Format

Send to

Choose Destination
Invest Radiol. 1997 Nov;32(11):705-12.

Evaluation of temperature increase with different amounts of magnetite in liver tissue samples.

Author information

1
Institut für Diagnostische und Interventionelle Radiologie des Klinikums der Friedrich-Schiller-Universität, Jena, Germany.

Abstract

RATIONALE AND OBJECTIVES:

The biologic effects of magnetically induced heating effects using iron oxide, magnetite, were examined in vitro in liver tissue samples as a first step toward potential applications in cancer therapy.

METHODS:

For the determination of the temperature profile around an iron oxide sample, a cylinder containing 170 mg of magnetite was constructed and placed into pureed liver tissue from pig, together with thermocouples of copper and constantan wires positioned at defined distances from it. Temperature measurements were performed during the exposure to an alternating magnetic field (frequency: 400 kHz; amplitude: approximately 6.5 kA/m) generated by a circular coil (90 mm of diameter). Moreover, variable amounts of magnetite (dissolved in approximately 0.2 mL physiologic saline) were injected directly into carrageenan gels. During the exposure to a magnetic field for 4 minutes the temperature increase was determined in the area of iron oxide deposition using a thermocouple. Additionally, variable amounts of magnetite were injected directly into isolated liver tissue samples (diameter: 20 mm; height: 30 mm) and exposed to a magnetic field for 2 minutes. The extent of the induced macroscopically visible tissue alterations (light brown colorations caused by heating) was examined by means of volume estimations. The degrees of cellular necrosis were investigated by histopathologic studies.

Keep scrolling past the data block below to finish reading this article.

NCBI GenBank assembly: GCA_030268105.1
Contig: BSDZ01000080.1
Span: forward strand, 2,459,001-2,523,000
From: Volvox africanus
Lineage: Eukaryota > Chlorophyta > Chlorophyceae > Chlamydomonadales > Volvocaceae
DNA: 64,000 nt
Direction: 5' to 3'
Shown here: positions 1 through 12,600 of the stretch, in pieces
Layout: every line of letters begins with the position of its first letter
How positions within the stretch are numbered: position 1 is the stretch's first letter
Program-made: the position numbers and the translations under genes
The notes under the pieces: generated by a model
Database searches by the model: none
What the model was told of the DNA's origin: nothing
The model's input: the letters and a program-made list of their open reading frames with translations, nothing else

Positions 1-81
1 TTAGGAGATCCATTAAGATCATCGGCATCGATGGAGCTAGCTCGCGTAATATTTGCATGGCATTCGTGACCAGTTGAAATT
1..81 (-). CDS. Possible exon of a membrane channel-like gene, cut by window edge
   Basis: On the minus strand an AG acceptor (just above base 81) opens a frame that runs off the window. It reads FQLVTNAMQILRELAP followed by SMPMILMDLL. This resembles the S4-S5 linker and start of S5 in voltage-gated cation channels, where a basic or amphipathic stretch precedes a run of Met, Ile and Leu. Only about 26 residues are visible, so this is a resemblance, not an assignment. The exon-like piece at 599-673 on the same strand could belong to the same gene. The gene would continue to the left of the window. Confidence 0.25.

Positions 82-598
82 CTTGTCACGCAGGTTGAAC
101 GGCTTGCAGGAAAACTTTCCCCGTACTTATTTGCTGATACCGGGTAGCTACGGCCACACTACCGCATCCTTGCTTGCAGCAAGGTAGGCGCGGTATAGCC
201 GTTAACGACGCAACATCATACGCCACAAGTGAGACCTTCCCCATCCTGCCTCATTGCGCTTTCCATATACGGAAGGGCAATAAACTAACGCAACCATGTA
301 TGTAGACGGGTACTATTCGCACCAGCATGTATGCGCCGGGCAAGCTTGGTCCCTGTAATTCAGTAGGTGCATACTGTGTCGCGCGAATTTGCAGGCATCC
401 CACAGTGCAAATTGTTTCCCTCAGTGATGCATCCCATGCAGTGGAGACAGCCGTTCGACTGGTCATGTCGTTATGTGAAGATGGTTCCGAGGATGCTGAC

RESULTS:

The temperature profile around a magnetite cylinder revealed a significant decrease of temperature difference between the beginning and the end of heating, depending on increasing distance from the sample center. The extent of the temperature difference correlated with increasing heating time. No significant variations of temperature were observed at a distance of approximately 12 mm from the sample center. A good correlation (r = 0.98) between the injected amounts (31 to 200 mg) and the temperature increase since the start of heating (6.8-33.7 degrees C) in the area of iron oxide deposits was detected. The volume of damaged liver tissue was approximately seven times higher than the injected volume of iron oxide dispersion. Histologically different degrees of cellular necrosis were observed.

CONCLUSIONS:

The parameters determined in this article show that iron oxides are able to induce considerable heating effects in the surroundings. After an adequate optimization of the technical procedure, it is conceivable that heating properties of magnetites can be used in future cancer treatments.

PMID:
9387059
[Indexed for MEDLINE]

Supplemental Content

Full text links

Icon for Wolters Kluwer
Loading ...
Support Center